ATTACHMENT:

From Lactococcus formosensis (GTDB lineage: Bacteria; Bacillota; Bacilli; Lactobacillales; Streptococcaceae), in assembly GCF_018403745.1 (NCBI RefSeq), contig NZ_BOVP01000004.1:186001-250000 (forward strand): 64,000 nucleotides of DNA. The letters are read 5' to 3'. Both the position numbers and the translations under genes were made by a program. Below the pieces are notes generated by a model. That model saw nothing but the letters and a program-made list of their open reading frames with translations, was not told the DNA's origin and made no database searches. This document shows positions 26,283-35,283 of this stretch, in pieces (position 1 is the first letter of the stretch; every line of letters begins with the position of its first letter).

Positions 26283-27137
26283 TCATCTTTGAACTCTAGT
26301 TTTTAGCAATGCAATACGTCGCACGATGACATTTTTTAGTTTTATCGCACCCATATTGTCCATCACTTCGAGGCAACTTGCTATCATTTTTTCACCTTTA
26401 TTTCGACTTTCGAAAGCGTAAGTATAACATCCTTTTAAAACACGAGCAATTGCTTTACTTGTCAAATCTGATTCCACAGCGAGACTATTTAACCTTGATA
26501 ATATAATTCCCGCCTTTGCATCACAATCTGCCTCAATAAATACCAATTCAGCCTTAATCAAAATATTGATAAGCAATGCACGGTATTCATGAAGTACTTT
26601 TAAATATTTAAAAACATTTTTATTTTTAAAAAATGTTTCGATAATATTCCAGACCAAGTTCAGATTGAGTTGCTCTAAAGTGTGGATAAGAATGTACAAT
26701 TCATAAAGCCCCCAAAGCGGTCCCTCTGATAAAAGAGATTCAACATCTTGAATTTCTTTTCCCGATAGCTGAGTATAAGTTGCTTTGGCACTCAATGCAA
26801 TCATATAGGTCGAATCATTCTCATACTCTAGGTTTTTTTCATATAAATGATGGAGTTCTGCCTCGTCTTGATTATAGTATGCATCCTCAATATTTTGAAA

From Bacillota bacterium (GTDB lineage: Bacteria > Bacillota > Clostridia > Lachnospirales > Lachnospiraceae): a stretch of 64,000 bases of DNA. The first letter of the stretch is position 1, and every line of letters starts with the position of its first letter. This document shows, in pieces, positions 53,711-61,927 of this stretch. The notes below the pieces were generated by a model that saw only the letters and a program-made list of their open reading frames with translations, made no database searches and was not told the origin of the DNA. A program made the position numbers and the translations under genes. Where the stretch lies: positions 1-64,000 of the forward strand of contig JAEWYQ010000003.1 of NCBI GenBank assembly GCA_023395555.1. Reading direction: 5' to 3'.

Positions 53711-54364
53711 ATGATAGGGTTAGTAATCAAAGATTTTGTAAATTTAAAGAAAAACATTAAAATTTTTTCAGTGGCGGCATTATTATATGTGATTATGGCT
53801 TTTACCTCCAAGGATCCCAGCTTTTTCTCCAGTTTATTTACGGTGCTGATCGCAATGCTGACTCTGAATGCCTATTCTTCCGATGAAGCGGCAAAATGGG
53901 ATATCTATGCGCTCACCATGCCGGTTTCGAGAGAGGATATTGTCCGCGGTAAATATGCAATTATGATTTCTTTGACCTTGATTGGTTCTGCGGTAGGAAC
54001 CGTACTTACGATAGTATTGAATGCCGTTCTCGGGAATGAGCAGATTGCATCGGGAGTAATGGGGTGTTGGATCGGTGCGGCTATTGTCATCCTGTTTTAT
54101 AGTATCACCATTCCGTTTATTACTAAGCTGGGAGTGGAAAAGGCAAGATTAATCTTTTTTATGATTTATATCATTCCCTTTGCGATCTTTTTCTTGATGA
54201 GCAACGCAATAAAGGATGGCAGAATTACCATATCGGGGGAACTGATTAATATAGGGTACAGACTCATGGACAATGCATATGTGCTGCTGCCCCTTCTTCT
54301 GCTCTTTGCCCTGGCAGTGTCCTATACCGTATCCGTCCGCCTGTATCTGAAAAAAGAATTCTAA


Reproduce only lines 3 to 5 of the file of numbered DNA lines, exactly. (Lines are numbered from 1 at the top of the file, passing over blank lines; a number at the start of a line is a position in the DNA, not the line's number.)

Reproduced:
26283 TCATCTTTGAACTCTAGT
26301 TTTTAGCAATGCAATACGTCGCACGATGACATTTTTTAGTTTTATCGCACCCATATTGTCCATCACTTCGAGGCAACTTGCTATCATTTTTTCACCTTTA
26401 TTTCGACTTTCGAAAGCGTAAGTATAACATCCTTTTAAAACACGAGCAATTGCTTTACTTGTCAAATCTGATTCCACAGCGAGACTATTTAACCTTGATA